So, again, it's easy to take a snapshot of a person's life and try to project that that is who they are. But I guarantee you, all 15, 16 candidates running for president, on the Republican and the Democrat side, they're going to have something there in their past that they wouldn't want anybody to know. So...

MALVEAUX: So, J.C., do you...


WATTS: Him or her without sin cast the first stone.


MALVEAUX: Do you have a problem with Romney's campaign, that he doesn't have people, black people on his campaign?

WATTS: Well, I think all campaigns should. I think you're running for president of the United States to be the president for red, yellow, brown, black, and white.

And I have talked to some of his people -- some of his people about that. You know, African-Americans will have problems with that, when they don't see people that look like them in your inner circle making decisions.

And I think that probably had some bearing on the fact that didn't show up at Morgan State, didn't show up at the Urban League. Somebody that looks like me would have said, hey, look, Governor, you probably need to at least call Marc Morial and talk to him about this.

MALVEAUX: Is there any Republican candidate now who you feel reflects -- has an accurate reflection of the population, that has enough black representation?

WATTS: I think Mike Huckabee -- I think Mike Huckabee gets it. I think John McCain gets it. You know, those two, I know. I have worked with John McCain. So, this is not an endorsement, but those two, I know. I think they get it.

MALVEAUX: And, Donna, last question to you here.

Obviously, in the Iowa poll, it shows that more people are actually concerned with new ideas and new directions, 55 percent, as opposed to this idea of -- this analogy -- this idea of experience here, some 49 percent.

Is that a problem for Senator Clinton?

BRAZILE: No, I don't think so.

Look, she leads on both counts in many polls. And this poll here may reflect some of the growing anxiety about her vulnerabilities. But she will bring about change. She's a woman. She will bring strength and experience to -- to -- to the ticket. I don't think that voters are -- are yet ready to say strength vs. experience or freshness vs. change. Hillary provides both, but so do Obama and many of the other candidates.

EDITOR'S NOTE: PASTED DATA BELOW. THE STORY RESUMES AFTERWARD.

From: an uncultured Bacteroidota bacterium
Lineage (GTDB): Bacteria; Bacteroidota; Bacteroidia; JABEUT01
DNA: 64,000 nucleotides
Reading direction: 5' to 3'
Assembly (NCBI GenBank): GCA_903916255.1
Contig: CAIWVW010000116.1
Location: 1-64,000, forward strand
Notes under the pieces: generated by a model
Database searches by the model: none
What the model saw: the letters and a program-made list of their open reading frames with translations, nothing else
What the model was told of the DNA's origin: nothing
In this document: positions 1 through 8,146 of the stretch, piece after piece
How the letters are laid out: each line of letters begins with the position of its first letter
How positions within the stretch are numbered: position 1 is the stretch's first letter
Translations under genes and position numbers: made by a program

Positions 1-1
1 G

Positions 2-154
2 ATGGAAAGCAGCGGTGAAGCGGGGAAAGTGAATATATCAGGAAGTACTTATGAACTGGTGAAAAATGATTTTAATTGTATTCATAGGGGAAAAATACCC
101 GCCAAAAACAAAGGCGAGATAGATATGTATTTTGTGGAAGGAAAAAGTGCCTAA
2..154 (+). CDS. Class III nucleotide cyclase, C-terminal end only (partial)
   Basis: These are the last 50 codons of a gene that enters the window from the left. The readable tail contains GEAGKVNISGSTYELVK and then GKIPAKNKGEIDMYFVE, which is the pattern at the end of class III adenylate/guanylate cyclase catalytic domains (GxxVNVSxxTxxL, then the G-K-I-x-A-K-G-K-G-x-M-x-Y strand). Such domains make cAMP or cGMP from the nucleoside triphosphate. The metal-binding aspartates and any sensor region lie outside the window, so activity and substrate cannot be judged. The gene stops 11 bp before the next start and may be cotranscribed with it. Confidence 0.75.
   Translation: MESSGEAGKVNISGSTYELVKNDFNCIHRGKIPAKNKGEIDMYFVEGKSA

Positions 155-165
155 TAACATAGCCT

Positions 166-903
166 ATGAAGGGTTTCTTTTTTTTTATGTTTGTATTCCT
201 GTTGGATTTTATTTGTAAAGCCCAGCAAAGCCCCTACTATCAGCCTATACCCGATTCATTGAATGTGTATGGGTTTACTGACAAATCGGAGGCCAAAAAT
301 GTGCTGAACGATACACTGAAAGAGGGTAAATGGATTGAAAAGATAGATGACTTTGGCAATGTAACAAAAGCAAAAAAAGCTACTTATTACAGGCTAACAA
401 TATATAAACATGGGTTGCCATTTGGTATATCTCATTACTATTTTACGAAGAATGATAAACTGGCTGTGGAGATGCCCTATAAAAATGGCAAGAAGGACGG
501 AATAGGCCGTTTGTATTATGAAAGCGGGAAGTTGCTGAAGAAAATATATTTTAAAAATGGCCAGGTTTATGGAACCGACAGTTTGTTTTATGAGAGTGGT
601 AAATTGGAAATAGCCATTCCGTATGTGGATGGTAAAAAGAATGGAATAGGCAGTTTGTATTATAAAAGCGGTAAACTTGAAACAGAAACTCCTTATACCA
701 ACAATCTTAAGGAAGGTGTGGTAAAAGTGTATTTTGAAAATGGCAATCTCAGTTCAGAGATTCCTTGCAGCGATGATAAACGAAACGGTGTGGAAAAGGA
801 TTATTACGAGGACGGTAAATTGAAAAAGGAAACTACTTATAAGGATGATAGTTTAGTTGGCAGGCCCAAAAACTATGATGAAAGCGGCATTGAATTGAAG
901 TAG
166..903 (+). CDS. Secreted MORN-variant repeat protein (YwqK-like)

I'm going to have...


WATTS: ... talking about experience, if that's her -- if that is the reason that you should vote for a president, in the general, she has problems with that. John McCain has much more experience. Mitt Romney has just as much experience.


BRAZILE: ... just don't have color.



BRAZILE: ... just don't have color.


WATTS: I wonder if she will use that in a general election, this experience issue.

MALVEAUX: We are going to have to wrap it up there.

BRAZILE: Happy Thanksgiving.

MALVEAUX: Happy Thanksgiving to both of you.

WATTS: Thank you. You, too.

When it comes to politicians, a new poll suggests which ones Americans would most like to invite to Thanksgiving dinner. Well, see if their choices agree with yours.

And some children are going the extra mile to support U.S. troops in Iraq. See how they will be helping military families back home.

And lights, camera, prayer. We will look at a strategy to change Hollywood.


MALVEAUX: Barack Obama makes a political debut in South Carolina. He's airing his first campaign commercial in that state. And it's called "Hope and Change." In it, Obama promotes his experience as a community organizer and civil rights attorney.

And which presidential candidate would you most like to have at Thanksgiving dinner? A new poll shows some of your choices. Hillary Clinton tops the list, 27 percent of those surveyed choosing her. Twenty-four percent choose Barack Obama. After that, Rudy Giuliani comes in third with 22 percent. Seventeen percent picked John McCain. Fourteen percent chose Fred Thompson. And 13 percent of those surveyed said they would want to join John Edwards over for Thanksgiving dinner.

And, remember, for the latest political news any time, check out the Political Ticker at

And, of course, politicians always talk about supporting U.S. troops, but, sometimes, it takes ordinary people to show everyone how it's done.

CNN's Ed Henry found some young people who are doing a lot more than just talking the talk.


KELSI OKUN, CO-FOUNDER, THANKSUSA.ORG: We started the actual treasure hunt at this table.